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News Breaks
January 30, 2013
05:36 EDTPSTIPluristem takes possession of, moves into new manufacturing facility
Pluristem Therapeutics announced that the company has taken possession of and is moving into its new state-of-the-art GMP facility. The facility allows for the production of mass quantities of PLacental eXpanded cells that possess the advantages of being grown utilizing Pluristem's patented 3D bioreactor technology. The new manufacturing facility will have the capability to produce different PLX product candidates with the potential capacity of over 150,000 doses annually. Additionally, if more indications are approved by regulators for clinical trials, this new facility will enable us to supply PLX cells to conduct these additional trials in parallel.
News For PSTI From The Last 14 Days
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March 3, 2015
05:30 EDTPSTIPluristem announce data showing PLX-R18 cells improve bone marrow transplant
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February 19, 2015
12:50 EDTPSTIPluristem says NIH study of PLX-R18 statistically significant
Pluristem Therapeutics announced the results of a recently completed trial conducted by the U.S. National Institutes of Health to evaluate PLX-R18 cells to treat bone marrow damaged by exposure to high levels of radiation, such as can occur after a nuclear disaster. Injection of PLX-R18 cells into muscle, as compared to a placebo, resulted in a statistically significant improvement in the recovery of white blood cell, red blood cell, and platelet levels in animals exposed to high levels of radiation, the company said. It added, "The data also suggested that the treatment may potentially be able to shorten time to recovery."
February 18, 2015
09:10 EDTPSTIOn The Fly: Pre-market Movers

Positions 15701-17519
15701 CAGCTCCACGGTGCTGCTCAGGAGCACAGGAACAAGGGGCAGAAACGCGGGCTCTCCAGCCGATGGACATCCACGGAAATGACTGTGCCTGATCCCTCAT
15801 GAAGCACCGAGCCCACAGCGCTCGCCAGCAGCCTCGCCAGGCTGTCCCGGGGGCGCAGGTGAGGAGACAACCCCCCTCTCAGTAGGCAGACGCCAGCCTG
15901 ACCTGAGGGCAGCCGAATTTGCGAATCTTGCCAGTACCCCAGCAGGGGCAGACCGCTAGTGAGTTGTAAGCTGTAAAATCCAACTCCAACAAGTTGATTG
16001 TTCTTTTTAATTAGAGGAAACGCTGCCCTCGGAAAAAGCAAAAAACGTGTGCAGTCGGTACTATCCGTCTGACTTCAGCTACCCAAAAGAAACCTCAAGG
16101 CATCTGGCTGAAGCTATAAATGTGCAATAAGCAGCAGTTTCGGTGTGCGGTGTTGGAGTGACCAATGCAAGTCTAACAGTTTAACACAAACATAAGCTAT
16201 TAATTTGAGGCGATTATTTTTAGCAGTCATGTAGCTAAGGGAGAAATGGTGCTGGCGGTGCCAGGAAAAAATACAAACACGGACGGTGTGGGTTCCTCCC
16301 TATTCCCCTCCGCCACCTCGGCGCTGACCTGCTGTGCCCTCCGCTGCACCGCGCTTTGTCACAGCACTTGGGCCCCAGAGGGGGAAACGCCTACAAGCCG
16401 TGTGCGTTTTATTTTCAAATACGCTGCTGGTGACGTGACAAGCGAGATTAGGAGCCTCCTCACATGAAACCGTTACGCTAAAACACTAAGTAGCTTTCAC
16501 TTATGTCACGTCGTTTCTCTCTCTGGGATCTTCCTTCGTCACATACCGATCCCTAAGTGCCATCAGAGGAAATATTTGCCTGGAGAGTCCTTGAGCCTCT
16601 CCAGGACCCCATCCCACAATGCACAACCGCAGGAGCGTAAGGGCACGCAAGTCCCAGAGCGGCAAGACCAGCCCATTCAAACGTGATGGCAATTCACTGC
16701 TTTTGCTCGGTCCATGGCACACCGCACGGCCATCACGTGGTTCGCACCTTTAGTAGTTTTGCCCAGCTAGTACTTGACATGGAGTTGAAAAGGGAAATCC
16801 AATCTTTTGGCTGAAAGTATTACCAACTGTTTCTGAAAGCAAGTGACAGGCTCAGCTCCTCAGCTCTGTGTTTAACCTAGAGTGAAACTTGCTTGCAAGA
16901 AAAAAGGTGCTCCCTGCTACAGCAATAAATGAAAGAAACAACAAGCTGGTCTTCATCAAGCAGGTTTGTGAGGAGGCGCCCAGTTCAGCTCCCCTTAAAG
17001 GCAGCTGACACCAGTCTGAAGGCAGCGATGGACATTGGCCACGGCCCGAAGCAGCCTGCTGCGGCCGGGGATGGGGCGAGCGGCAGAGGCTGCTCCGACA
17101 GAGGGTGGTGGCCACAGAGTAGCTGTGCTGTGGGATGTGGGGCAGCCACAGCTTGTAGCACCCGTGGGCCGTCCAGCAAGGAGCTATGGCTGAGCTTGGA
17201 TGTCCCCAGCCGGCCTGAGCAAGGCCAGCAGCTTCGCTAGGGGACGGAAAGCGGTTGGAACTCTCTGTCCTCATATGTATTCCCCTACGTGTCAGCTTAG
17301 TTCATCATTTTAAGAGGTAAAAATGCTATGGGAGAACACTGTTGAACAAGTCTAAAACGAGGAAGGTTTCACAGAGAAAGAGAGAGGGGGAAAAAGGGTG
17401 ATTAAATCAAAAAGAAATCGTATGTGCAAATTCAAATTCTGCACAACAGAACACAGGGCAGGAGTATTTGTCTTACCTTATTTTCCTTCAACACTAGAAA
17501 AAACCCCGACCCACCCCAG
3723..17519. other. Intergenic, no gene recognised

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05:17 EDTPSTIPluristem Therapeutics reports 'significant' findings in NIH trial of PLX-R18
Pluristem Therapeutics announced the positive results of a recently completed trial conducted by the U.S. National Institutes of Health, or NIH, to evaluate PLX-R18 cells to treat bone marrow damaged by exposure to high levels of radiation, such as can occur after a nuclear disaster. Injection of PLX-R18 cells into muscle, as compared to a placebo, resulted in a statistically significant improvement in the recovery of white blood cell, red blood cell, and platelet levels in animals exposed to high levels of radiation. The data also suggested that the treatment may potentially be able to shorten time to recovery. High levels of radiation can destroy the body's ability to produce these three blood lineages, and rapidly regaining that capacity is a key factor in surviving the hematologic component of acute radiation syndrome, or ARS, a condition caused by high-dose irradiation that can involve severe, sometimes lethal damage to the bone marrow as well as other physiologic systems and organs. The objective of this latest trial was to investigate the mechanism of action behind the significant improvement in survival in irradiated mice treated with PLX-R18 that was demonstrated in the NIH's first efficacy study. The results of the current study indicate that intramuscular administration exerts a systemic healing effect on bone marrow, lending further support to the concept that Pluristem's cells work systemically via secretion of therapeutic proteins, although the cells themselves remain in the muscle into which they were initially injected. While additional animal trials are needed prior to FDA approval of PLX-R18 for use in ARS, no human trials would be required because product development is conducted under the FDA's Animal Rule.

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